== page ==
As Wakarusa festival-goers roll out of town, recyclers step in

It had been more than 12 hours since the Wakarusa Music & Camping Festival had concluded, but Vincent Scerbo and Laurie Marshall were in no hurry to pack up and leave.

Monday afternoon, they slowly loaded their car for the return trip to Springfield, Mo. But before they left, they planned to go down to a nearby section of the Clinton Lake beach and pick up trash.

“We’ve already been down there once this morning,” Scerbo said. “Every day is Earth Day.”

Scerbo and Marshall said the four-day music festival was the best they’d ever attended. They wanted to help with the cleanup before leaving.

“I think a lot of people were just like, ‘oh, let’s go,’ and didn’t bother to pick up,” Marshall said.

Only a few festival campers remained in Clinton Lake State Park by late Monday. Bags of trash were scattered over much of the park, but work crews brought in by the festival organizers were trying to clean up.

It will take most of the week to get the park back to normal, festival organizer Brett Mosiman said.

Ron Thomas uses a metal detector at the Wakarusa Music & Camping Festival site in hopes of picking up the spoils of the four-day series of concerts at Clinton Lake State Park.

Campers were given trash bags and encouraged to put recyclable cans in separate bags, all to be left for pickup.

“I think a lot of people were being conscientious,” festival spokeswoman Heather Lofflin said.

Sunday afternoon a man was found dead near the main concert grounds entrance. The sheriff’s office Monday identified the man as William J. Pospisil, 29, of Key Largo, Fla. Officers do not suspect foul play but are awaiting the results of an autopsy to determine the cause of death.

The Douglas County Sheriff’s Office described the festival crowd as peaceful with few problems. Officers made only one arrest, for criminal damage to property, Lt. Doug Woods said. The main problems were disputes between people over contested camping sites.

Ryan Shaughnessy, 19, Lawrence, helps with cleanup at Clinton Lake State Park after the festival. He peddled around the campgrounds Monday morning, filling his bag with cans.

Though sheriff’s officers did not make any drug arrests, Kansas Alcoholic Beverage Control agents cited 35 people for various alcohol and drug violations, director Tom Groneman said. Most were for violations of the state’s minimum drinking age of 21. Others involved possession of marijuana and selling alcohol without a license.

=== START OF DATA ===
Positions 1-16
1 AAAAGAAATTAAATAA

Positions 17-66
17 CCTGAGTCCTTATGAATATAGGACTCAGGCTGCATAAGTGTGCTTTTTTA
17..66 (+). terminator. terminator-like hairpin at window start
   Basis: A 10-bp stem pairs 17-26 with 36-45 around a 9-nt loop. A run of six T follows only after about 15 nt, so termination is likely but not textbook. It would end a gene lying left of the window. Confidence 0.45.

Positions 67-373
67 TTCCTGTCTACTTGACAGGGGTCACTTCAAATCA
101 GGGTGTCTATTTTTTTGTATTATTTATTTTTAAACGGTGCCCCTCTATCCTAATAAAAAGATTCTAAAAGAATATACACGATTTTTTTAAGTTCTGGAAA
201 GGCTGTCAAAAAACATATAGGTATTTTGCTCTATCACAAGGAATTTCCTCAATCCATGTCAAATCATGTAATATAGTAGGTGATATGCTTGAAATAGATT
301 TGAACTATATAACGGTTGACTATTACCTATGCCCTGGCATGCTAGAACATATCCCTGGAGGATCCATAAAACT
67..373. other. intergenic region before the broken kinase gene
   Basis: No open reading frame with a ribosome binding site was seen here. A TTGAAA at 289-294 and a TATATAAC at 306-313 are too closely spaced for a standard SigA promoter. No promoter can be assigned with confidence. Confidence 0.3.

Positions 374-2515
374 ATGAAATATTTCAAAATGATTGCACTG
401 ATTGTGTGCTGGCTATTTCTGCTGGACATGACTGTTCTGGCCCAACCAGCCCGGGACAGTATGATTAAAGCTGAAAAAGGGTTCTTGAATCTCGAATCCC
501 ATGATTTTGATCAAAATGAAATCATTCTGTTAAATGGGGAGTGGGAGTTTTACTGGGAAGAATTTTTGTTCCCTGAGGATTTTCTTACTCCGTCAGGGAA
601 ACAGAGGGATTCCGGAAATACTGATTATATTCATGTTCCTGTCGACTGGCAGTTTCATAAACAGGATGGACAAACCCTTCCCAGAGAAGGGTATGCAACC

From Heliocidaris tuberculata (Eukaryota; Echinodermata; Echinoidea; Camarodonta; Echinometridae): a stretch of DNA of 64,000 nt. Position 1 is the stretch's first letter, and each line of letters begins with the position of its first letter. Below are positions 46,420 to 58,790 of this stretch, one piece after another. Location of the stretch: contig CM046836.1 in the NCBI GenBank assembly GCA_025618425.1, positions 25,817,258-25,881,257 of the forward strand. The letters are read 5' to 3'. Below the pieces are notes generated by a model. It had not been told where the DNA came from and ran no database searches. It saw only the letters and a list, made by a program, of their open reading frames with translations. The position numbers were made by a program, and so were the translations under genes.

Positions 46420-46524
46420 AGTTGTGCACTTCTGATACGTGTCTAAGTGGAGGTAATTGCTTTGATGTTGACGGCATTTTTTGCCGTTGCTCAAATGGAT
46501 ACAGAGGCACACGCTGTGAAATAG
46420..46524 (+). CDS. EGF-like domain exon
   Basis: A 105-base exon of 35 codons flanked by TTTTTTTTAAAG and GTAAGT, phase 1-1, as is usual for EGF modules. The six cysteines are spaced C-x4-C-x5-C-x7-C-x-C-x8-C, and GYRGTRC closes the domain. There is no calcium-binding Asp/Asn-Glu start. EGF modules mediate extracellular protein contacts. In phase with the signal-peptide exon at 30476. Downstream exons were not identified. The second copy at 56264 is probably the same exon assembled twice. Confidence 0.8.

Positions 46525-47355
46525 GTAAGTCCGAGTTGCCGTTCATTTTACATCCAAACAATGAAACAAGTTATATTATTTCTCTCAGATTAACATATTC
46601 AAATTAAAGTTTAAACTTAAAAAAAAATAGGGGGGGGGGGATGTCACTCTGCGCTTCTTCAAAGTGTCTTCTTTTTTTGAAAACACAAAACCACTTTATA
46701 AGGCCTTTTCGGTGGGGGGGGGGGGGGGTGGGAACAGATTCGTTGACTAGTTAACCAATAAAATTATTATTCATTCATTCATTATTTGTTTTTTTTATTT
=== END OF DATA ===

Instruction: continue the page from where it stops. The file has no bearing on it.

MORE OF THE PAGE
The emergency room at Lawrence Memorial Hospital was busy treating patients from the festival, hospital officials said. A total of 44 patients were treated and four were admitted to the hospital. One person was transported to another hospital. Nine people were treated for drug and alcohol problems, eight for lacerations and three for problems such as twisted ankles and knees. No other details about the patients were released.

Third festival expected

About 50,000 people attended the four-day festival, more than double last year’s total, organizers said. Ticket prices may increase for next year’s event, Mosiman said.

LINK donations

A food drive conducted at the Wakarusa Music & Camping Festival resulted in 900 pounds of canned and nonperishable food being donated to the Lawrence Interdenominational Nutrition Kitchen, 221 W. 10th St.

The food drive was sponsored by Conscious Alliance, a group that conducts food drives at concerts, art and athletic events. The food was dropped off at LINK Monday with the help of Brad Nelson, owner of Teller’s restaurant, who had been assisting members of the organization during their stay in Lawrence, said Herman Leon, LINK vice president.

“We got a pantry full of food and a table loaded with cans of food,” Leon said. “It is quite a sight.”

Mosiman said he wanted the event to continue, but an increase in ticket prices would be considered to keep the crowd from doubling in size again next year. Tickets for a four-day pass this year were $119.

“We are fully aware that a lot of places don’t take on the extra chore of doing things like this and I think they (state officials) should be congratulated for their vision and in helping to bring such incredible tourism to the state,” Mosiman said.

The state would be willing to negotiate for the festival to be at Clinton for a third year if there are no major complaints, said Jerry Hover, head of state parks for the Kansas Department of Wildlife and Parks. He said Monday that he was unaware of any complaints about the event. The state does receive a fee for the festival, but Hover wasn’t sure how much that would be. The minimal contractual amount is $17,000, but he expected it to be higher because it is based on attendance, he said.

Hover said he was aware of the citations issued for alcohol and drug violations.

“Anytime you get a group of people, unfortunately there are going to be these types of problems,” he said. “Right now, looking over the reports I’ve seen so far, it doesn’t look like there is anything significant, other than what you find anywhere with that size of a group of people.”